Why have we looked at continued fractions: it turns out that they give the best rational approximations to numbers, i.e. any closer approximation must have a larger denominator.
If one, similarly, forms the continued fraction for log(5/4)/log(2)=.32192809..., one finds the following list of approximating fractions: 1/3, 9/28, 19/59, 47/146, etc. This suggests, for example, that a 28 note scale would work nicely using the major 3rd as the basis for its construction.
On the other hand, we need not always work with the best. For example, 11/19 = .5789... is reasonably close to log(3/2)/log(2) = .5849..., and 6/19 = .3157... is reasonably close to log(5/4)/log(2)=.3219.... This suggests that a 19 note scale with a major 3rd being 6 'semitones' and a perfect 5th being 11 'semitones' might work nicely. In fact, 19 appears in the denominators of rational approximations of the continued fractions for log(5/3)/log(2), and log(6/5)/log(2). This says that 19 would also work well for capturing the reciprocal pair of ratios 5/3 and 6/5.
If we use an equal tempered 19 note scale, we get the following list of ratios
k/19 k 2 nearby ratio    0 1 unison * 1 1.0371550444461919861 28/27 2 1.0756905862201824742 14/13 close to 16/15 minor 2nd * 3 1.1156579177615436668 10/9 close to major 2nd (9/8) * 4 1.1571102372827198253 7/6 also close to 8/7 5 1.2001027195781030358 minor 3rd (6/5) (see how well this one fits) * 6 1.2446925894640233315 major 3rd (5/4) * 7 1.2909391979474049134 9/7 8 1.3389041012244721773 major 3rd (4/3) * 9 1.3886511426146561750 tritone (7/5) * 10 1.4402465375387590116 tritone (10/7) * 11 1.4937589616544857174 5th (3/2) * 12 1.5492596422666557249 14/9 13 1.6068224531337648149 minor 6th (8/5) * 14 1.6665240127970890861 major 6th (5/3) (see how well this one fits) * 15 1.7284437865632111533 12/7 also close to 7/4 16 1.7926641922757116385 9/5 close to minor 7th (16/9) * 17 1.8592707100168125609 13/7 close to major 7th (15/8) * 18 1.9283519958849901632 27/14 19 2 octave * *'s indicate notes that have a corresponding spot (more or less) in the 12 note octave.I'm not sure if this scale has been used extensively by anyone, though it seems to be an interesting alternative to the 12 step chromatic scale. Conceivably, a nice welltempered version could be devised. There are some 19 tone pieces at a certain web site Look at Joseph Pehrson, and Neil Haverstick who use various 19 tone tunings.
I found a link that talks about the history of 19 tone tunings.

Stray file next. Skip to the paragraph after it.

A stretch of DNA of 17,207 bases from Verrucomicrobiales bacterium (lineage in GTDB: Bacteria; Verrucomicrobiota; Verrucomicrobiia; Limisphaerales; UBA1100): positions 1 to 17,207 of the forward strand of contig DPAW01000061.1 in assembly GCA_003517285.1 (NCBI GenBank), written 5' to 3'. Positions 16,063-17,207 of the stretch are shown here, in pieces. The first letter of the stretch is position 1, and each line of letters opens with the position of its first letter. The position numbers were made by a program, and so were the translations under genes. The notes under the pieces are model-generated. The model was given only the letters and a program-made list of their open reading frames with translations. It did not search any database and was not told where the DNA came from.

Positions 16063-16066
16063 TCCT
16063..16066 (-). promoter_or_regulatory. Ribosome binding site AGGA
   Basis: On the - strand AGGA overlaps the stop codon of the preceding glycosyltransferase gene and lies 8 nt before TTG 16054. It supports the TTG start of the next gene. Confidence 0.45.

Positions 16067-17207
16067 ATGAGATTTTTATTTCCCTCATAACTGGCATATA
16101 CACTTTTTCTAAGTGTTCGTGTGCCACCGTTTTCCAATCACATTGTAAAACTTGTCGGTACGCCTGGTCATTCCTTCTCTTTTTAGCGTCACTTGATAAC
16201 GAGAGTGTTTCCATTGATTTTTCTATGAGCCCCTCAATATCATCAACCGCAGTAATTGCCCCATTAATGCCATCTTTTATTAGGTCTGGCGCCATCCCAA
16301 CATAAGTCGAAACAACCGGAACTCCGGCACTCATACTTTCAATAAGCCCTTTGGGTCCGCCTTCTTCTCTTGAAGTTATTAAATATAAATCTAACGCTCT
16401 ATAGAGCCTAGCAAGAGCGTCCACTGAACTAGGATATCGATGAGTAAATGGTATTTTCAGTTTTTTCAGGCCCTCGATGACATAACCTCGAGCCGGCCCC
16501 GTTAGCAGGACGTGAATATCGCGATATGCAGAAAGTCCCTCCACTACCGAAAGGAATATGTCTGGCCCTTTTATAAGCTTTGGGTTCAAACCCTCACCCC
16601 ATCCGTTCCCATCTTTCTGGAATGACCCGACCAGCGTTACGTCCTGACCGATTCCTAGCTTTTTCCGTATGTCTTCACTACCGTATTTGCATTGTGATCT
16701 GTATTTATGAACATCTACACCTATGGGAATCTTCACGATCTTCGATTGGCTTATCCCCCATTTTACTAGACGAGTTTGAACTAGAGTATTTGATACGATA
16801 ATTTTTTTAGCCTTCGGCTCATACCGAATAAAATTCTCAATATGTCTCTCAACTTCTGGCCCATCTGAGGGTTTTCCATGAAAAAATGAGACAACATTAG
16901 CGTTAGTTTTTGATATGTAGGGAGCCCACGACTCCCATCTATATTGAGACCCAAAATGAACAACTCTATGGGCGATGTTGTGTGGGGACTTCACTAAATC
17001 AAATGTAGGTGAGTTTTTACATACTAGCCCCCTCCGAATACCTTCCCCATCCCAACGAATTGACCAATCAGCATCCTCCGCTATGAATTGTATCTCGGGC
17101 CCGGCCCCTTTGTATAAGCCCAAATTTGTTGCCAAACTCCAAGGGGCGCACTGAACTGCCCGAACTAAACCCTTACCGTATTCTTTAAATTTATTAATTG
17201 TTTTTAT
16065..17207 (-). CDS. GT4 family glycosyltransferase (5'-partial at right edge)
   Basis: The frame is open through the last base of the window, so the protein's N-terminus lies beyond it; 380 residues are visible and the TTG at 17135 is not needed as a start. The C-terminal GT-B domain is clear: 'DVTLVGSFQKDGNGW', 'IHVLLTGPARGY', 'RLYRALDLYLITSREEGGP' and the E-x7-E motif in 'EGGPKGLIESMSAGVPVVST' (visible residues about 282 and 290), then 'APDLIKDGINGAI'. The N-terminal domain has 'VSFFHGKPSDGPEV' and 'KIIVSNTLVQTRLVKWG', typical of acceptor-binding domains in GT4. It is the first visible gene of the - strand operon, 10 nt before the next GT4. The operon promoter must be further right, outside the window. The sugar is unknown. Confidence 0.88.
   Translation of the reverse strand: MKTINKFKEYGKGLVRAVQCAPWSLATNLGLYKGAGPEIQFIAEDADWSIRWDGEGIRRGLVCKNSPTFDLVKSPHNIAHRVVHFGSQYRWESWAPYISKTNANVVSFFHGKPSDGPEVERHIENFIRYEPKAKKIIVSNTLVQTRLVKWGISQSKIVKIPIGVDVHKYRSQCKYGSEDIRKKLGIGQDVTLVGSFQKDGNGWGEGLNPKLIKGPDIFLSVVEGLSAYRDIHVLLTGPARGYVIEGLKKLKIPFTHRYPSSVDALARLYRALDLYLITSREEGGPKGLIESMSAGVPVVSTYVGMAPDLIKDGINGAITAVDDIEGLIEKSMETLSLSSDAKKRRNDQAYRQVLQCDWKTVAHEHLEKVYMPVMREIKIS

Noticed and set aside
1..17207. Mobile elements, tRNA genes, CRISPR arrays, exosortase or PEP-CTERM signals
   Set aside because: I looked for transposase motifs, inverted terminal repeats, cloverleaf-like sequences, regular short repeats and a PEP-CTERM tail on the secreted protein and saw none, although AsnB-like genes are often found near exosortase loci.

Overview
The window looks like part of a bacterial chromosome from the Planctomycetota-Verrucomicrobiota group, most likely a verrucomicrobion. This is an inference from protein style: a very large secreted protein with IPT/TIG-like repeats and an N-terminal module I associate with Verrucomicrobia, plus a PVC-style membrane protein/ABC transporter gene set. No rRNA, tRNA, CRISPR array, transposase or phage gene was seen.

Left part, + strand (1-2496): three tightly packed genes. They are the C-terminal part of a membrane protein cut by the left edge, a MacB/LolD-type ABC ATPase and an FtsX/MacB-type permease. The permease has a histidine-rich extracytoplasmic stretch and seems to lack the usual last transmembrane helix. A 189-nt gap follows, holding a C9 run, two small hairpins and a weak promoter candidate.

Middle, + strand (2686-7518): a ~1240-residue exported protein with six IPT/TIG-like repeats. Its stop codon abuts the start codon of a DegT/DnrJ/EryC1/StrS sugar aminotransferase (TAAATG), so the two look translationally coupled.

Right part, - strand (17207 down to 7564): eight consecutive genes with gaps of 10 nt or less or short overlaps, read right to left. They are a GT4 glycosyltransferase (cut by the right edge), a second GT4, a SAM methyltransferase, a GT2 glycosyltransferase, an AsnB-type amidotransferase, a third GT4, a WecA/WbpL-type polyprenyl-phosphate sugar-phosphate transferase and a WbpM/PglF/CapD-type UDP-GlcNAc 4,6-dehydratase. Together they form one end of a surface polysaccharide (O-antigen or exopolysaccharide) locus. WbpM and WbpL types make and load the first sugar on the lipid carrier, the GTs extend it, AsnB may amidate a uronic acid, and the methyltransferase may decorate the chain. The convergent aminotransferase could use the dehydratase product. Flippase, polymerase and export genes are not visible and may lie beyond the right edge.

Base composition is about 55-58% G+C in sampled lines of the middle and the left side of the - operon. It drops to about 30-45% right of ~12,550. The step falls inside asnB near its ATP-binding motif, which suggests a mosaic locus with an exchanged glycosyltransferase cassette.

The following table depicts in cents (percentage of a semitone), how poorly a justly intoned piano tuned in the key of C would do in capturing the various intervals in the various keys. This is compared, in the last column, against equal temperament. For example, the table says, that in the key of A, a major third would be off by 41% of a semitone. Notice in the last column, that, while equal temperament captures the intervals 3/2, 9/8, 4/3, and 16/9 quite well, the other intervals are all off by more than 11% of a semitone.
C 
G 
D 
A 
E 
B 
F# 
C# 
Ab 
Eb 
Bb 
F 
E.T. 

1 
0.00 
0.00 
0.00 
0.00 
0.00 
0.00 
0.00 
0.00 
0.00 
0.00 
0.00 
0.00 
0.00 
16/15 
0.00 
0.00 
0.00 
0.00 
0.00 
0.00 
7.71 
19.55 
41.06 
41.06 
19.55 
27.26 
11.73 
9/8 
0.00 
21.51 
21.51 
0.00 
7.71 
19.55 
27.26 
0.00 
21.51 
21.51 
0.00 
0.00 
3.91 
6/5 
0.00 
21.51 
21.51 
0.00 
0.00 
0.00 
13.79 
41.06 
41.06 
48.77 
0.00 
0.00 
15.64 
5/4 
0.00 
0.00 
7.71 
41.06 
41.06 
41.06 
27.26 
0.00 
0.00 
0.00 
21.51 
0.00 
13.69 
4/3 
0.00 
0.00 
0.00 
21.51 
0.00 
0.00 
7.71 
27.26 
0.00 
0.00 
21.51 
0.00 
1.96 
7/5 
0.00 
27.26 
27.26 
48.77 
27.26 
27.26 
34.98 
7.71 
7.71 
13.79 
7.71 
7.71 
17.49 
3/2 
0.00 
0.00 
21.51 
0.00 
0.00 
7.71 
27.26 
0.00 
0.00 
21.51 
0.00 
0.00 
1.95 
8/5 
0.00 
0.00 
21.51 
0.00 
0.00 
0.00 
7.71 
41.06 
41.06 
41.06 
27.26 
0.00 
13.69 
5/3 
0.00 
0.00 
0.00 
13.79 
41.06 
41.06 
48.77 
0.00 
0.00 
0.00 
21.51 
21.51 
15.64 
16/9 
0.00 
0.00 
0.00 
21.51 
21.51 
0.00 
7.71 
19.55 
27.26 
0.00 
21.51 
21.51 
3.91 
15/8 
0.00 
7.71 
19.55 
41.06 
41.06 
19.55 
27.26 
0.00 
0.00 
0.00 
0.00 
0.00 
11.73